Wolfram Alpha has been around for a few weeks now, having debuted to a squawking chorus of voices. The initial reports from Mashable and Lifehacker sounded intriguing and promising but the talk on podcasts like TWiT and the virtual water cooler that is Twitter was more confused than relevatory. The single most coherent and reasoned explanation of / musings on was on Buildings and Food (a great site anyway).
The first question most people had was, what is Wolfram Alpha? The answer is that it is a knowledge computation engine, whatever that means. From the website:
“Wolfram|Alpha aims to bring expert-level knowledge and capabilities to the broadest possible range of people—spanning all professions and education levels. Our goal is to accept completely free-form input, and to serve as a knowledge engine that generates powerful results and presents them with maximum clarity.”
Taking the play-with-it-until-it-breaks approach exemplified by Gina Trappiani’s original Lifehacker post, here are the things I learned via WA.
I am 33 years, 10 months, and 8 days old today.
I live 5663 miles from my mother’s house, which itself, is 243.4 miles from where I went to university.
My name, Joel, has some interesting data attached to it: there are currently 222,373 people sharing my name. It was most popular as a birth name during 1979 / 1980.
By comparing my first and middle names, we learn that my middle name is much more popular as a given name than is my first name.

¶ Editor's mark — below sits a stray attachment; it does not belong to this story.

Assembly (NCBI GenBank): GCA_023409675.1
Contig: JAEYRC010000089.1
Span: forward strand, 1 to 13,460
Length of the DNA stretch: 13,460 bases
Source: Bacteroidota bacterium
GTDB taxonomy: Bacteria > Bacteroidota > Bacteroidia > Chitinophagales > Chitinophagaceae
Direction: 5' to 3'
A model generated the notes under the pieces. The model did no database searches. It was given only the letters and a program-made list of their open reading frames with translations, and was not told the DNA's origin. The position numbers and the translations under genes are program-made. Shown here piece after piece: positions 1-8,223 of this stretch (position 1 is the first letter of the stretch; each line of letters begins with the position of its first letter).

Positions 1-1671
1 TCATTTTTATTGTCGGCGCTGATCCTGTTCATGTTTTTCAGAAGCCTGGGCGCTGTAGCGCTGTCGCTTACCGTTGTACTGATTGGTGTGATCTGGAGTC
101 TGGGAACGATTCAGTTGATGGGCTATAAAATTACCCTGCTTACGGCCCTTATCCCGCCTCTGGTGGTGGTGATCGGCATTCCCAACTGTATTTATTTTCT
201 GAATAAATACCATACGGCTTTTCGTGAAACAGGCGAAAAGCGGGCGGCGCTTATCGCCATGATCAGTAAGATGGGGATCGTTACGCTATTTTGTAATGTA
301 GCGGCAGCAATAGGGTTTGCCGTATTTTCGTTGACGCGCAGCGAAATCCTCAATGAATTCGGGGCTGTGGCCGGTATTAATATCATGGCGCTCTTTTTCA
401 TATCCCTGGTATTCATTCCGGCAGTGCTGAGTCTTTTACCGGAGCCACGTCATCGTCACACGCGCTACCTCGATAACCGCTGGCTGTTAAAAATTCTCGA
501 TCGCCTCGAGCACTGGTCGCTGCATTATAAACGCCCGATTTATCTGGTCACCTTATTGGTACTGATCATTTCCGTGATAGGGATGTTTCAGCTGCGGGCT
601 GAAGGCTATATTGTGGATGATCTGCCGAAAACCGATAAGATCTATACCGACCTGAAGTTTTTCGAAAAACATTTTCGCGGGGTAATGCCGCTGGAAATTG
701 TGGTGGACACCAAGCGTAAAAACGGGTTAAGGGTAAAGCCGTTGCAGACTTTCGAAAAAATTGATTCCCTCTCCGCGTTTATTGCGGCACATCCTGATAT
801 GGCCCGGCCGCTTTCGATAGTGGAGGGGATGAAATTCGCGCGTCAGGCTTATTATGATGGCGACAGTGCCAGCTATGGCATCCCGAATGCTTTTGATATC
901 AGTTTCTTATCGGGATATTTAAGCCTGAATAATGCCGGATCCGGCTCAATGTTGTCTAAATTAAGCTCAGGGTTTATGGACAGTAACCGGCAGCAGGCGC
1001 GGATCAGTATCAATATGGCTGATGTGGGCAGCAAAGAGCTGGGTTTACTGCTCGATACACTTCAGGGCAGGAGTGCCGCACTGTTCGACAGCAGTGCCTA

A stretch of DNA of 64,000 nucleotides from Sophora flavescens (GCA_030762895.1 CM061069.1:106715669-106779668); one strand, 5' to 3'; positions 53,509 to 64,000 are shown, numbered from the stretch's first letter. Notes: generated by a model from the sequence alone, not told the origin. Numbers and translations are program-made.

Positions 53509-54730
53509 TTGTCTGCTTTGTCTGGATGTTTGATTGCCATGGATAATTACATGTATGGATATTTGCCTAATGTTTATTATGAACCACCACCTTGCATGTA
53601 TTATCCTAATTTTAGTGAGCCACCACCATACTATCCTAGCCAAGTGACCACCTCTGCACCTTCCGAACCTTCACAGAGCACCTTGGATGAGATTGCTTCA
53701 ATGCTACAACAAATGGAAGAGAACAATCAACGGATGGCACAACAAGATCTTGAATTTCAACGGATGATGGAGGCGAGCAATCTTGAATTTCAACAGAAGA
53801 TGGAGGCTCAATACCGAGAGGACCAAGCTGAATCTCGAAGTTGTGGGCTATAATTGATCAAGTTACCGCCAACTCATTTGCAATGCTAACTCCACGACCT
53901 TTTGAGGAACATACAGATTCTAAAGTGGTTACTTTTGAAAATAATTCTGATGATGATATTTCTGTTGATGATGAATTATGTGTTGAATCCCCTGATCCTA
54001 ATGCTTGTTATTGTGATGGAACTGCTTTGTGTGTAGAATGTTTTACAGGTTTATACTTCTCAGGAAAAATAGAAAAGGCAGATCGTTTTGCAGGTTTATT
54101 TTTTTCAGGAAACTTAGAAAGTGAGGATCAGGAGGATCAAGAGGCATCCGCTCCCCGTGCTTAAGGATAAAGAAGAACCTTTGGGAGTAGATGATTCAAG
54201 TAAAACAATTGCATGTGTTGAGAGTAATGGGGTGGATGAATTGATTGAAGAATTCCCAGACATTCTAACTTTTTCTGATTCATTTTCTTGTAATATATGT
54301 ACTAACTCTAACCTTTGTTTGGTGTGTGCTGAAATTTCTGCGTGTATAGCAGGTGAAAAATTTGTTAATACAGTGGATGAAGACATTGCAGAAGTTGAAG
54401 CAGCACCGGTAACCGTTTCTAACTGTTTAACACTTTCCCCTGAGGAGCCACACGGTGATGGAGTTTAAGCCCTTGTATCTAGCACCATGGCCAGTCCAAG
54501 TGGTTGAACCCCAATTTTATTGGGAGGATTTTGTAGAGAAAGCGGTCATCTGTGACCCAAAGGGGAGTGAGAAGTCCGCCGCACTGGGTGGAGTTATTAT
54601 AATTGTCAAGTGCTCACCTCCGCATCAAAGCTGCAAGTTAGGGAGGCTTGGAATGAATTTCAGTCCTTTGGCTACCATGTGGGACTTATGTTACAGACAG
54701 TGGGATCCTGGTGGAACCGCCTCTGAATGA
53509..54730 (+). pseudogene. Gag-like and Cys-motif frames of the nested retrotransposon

Arizona became a state 97 years ago. Its highest point is Humphrey’s Peak at 3850 meters, while its lowest is the Colorado River at just 21 meters.
The average lifespan of American men vs. Japanese women is 75.92 years to 85.59 years, meaning that my wife is going to outlive me by ten years. But we already knew that.
There are also a number of things I couldn’t find. For example….
A search for the average rate of oxygen consumption used by SCUBA Divers at one atmosphere resulted in this:
Searching for the average lifespan of labrador retrievers brought back no results at all, only a suggestion to search on the word “dogs.”
Searching for “ the average number of e-mail addresses of teenagers” likewise brought back no meaningful results.
In the meantime, WA has released it’s first update, which has a few changes to the system, namely updating the linguistic structures recognized so that more queries will be returned. (Again, Mashable has the full list.)